a snorkeler on the surface

Can You Snorkel With Ear Plugs?

Snorkeling is an activity that appeals to the widest range of people, from those who love being on the water to the casual holidaymaker. While there are a few prohibitive problems with the activity, some issues can be corrected quite easily.

Many people suffer from ear issues. While that might prohibit them from diving, they wonder if the same is true for snorkeling. So, can you snorkel with earplugs?

Yes, there usually aren’t any issues that prevent someone from snorkeling with ear plugs. Earplugs can be used if you want to be a surface snorkeler, with perhaps the occasional shallow dive. Foam isn’t advised as it absorbs water, so go for silicone ear plugs. Some options help vent the ear pressure if you want to dive deeper.

If you do get problems with your ears when you’re in the water, particularly seawater, then snorkeling shouldn’t be unobtainable, and there are ways of dealing with the issues that arise.

Why Do People Need Ear Plugs For Snorkeling

Most children at some point in the growth might have experienced a middle ear infection. It’s quite painful and is a problem intensified by water. Preventing a great deal of water from entering the ear is needed to make any water based activity bearable.

Adults are better at dealing with ear infections, yet there is a condition known as swimmer’s ear. Bacterial growth needs both oxygen and a moist environment to survive.

Swimming in the open oceans lets water enter the ear and the canals providing the perfect environment for the growth of the infection.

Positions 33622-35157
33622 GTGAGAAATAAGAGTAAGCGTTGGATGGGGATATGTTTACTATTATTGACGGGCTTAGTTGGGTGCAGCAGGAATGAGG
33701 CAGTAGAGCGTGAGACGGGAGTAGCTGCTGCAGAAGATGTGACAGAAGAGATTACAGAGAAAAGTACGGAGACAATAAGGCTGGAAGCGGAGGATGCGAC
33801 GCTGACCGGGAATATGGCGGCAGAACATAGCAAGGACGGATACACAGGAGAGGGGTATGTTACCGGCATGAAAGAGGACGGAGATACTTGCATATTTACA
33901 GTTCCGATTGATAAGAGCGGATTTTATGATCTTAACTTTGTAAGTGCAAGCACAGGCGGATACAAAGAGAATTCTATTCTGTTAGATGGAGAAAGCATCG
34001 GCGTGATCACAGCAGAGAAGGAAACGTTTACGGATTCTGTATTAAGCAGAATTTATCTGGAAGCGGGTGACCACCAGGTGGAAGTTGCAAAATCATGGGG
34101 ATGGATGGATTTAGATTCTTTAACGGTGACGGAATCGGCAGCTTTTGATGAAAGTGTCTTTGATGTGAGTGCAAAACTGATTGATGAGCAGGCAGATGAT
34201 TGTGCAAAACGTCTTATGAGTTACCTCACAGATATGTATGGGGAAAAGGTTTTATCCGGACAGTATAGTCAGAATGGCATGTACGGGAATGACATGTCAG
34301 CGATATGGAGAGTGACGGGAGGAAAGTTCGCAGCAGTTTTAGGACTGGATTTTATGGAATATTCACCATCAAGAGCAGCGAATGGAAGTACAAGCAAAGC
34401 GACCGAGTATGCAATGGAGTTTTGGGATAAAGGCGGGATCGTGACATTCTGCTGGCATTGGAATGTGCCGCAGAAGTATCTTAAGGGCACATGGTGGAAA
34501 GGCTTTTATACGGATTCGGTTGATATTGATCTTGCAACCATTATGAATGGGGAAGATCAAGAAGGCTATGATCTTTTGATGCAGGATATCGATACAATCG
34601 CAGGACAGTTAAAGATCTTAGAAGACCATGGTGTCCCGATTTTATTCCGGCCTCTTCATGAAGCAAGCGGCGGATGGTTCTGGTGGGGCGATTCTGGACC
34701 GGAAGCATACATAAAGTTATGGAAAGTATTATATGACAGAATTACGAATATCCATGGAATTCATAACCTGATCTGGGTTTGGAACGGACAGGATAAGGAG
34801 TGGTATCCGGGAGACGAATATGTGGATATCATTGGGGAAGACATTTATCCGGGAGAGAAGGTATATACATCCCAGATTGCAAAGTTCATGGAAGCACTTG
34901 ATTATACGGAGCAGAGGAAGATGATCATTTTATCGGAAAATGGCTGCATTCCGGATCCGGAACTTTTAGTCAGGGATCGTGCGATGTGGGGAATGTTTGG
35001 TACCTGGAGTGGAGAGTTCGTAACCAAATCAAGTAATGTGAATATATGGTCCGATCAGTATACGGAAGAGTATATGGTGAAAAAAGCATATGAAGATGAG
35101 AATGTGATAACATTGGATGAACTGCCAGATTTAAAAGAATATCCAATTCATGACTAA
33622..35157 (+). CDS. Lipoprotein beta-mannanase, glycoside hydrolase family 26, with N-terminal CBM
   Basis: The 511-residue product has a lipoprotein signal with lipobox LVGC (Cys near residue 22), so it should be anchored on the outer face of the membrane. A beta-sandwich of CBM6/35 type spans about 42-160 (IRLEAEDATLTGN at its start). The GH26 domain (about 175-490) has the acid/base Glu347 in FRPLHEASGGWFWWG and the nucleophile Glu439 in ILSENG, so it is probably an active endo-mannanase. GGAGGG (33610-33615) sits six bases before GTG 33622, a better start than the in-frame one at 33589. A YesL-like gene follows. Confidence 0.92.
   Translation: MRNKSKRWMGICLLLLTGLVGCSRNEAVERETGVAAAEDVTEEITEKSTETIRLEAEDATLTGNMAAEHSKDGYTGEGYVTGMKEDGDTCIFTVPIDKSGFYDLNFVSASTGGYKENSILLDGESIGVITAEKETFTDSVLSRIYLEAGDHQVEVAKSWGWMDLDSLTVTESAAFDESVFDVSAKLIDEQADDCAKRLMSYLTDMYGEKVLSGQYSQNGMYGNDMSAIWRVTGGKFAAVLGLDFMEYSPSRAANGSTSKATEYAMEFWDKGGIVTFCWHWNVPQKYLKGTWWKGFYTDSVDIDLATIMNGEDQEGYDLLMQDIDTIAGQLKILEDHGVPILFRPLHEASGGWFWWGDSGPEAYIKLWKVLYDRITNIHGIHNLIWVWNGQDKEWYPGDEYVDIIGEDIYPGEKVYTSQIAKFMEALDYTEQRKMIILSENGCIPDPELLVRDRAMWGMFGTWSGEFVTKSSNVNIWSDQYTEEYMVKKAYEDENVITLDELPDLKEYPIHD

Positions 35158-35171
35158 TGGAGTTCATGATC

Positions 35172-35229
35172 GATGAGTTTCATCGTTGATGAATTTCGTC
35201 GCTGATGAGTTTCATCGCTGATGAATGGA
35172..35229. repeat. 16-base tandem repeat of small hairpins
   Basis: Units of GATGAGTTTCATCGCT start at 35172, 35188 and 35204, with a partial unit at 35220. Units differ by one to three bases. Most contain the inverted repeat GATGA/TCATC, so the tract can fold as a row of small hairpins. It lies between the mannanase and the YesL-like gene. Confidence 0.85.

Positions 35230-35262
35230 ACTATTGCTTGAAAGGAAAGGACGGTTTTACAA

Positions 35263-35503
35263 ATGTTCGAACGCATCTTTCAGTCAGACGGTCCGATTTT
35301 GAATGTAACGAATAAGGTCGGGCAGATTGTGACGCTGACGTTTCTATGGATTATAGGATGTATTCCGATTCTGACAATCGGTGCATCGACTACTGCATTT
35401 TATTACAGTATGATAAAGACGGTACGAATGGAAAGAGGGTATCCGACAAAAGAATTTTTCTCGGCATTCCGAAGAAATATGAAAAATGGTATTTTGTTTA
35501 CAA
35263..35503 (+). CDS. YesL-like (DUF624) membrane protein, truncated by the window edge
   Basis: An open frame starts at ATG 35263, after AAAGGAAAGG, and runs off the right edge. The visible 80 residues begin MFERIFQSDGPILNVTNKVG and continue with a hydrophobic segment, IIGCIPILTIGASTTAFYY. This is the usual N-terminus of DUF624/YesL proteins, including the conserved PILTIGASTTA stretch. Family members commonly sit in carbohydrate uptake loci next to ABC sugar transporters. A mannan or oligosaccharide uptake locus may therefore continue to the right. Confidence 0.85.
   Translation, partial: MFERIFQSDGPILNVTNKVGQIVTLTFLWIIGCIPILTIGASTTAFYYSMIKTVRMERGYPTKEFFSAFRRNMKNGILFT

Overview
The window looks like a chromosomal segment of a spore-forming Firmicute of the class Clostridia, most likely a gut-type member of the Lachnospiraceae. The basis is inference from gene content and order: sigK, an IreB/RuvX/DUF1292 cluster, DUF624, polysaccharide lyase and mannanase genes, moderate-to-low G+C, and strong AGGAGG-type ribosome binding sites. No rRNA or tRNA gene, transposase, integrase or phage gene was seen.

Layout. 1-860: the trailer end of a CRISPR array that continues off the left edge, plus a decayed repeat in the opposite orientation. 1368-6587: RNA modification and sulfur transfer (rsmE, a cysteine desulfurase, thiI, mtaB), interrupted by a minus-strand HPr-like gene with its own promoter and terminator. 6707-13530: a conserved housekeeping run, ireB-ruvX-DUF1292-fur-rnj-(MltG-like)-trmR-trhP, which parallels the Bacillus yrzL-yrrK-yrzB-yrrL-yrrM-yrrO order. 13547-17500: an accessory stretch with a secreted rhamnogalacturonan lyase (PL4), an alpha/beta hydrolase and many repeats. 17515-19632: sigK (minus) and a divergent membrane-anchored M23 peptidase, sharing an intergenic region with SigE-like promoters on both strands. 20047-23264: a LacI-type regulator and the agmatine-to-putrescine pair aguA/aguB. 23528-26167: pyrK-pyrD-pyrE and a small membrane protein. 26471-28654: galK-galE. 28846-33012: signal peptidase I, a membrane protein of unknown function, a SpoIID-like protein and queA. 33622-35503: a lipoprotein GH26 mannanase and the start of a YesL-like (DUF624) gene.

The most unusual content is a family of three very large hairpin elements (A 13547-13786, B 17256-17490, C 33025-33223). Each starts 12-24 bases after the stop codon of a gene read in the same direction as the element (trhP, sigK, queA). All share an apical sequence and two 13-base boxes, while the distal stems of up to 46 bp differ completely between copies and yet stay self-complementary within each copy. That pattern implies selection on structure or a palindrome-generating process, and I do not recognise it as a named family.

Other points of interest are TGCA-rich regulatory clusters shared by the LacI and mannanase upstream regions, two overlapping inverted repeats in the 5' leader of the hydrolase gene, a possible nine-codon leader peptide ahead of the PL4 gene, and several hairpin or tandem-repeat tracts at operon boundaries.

Ear plugs can also be a remedy for seasickness. Any form of nausea from motion is caused by inner ear imbalances not complimenting what the brain perceives to be true. Your inner ear can perceive movement even though your eyes say you aren’t.

Sometimes, for a snorkeler or a swimmer suffering from this, wearing a set of ear plugs can help with reducing the effect.

There is an issue with ear plugs and scuba divers though. As you descend deeper into the water column, the pressure will build up. This can cause problems with equalization, and the increased pressure can force an ear plug into the ear.

So while scuba diving with ear plugs has problems, how does snorkeling with ear plugs compare?

a female snorkeler in shallow clear water near a beach

Why Using Ear Plugs With Snorkeling Is Fine

A lot of the issues that prevent someone from using ear plugs with water based activities aren’t present in snorkeling. 

Swimmers use ear plugs, even open water swimmers, so it shouldn’t be an issue for most people.

The main contention for ear plugs with regards to snorkeling is based on whether the simple foam ones work, and whether it’s an issue if you dive as a scuba diver does.

Can You Dive While Snorkeling With Ear Plugs?

This is the issue that scuba divers face.

In its basic form, an ear plug will block the ingress of water into the ear canal. This creates a volume of air within the inner ear that can’t be equalized.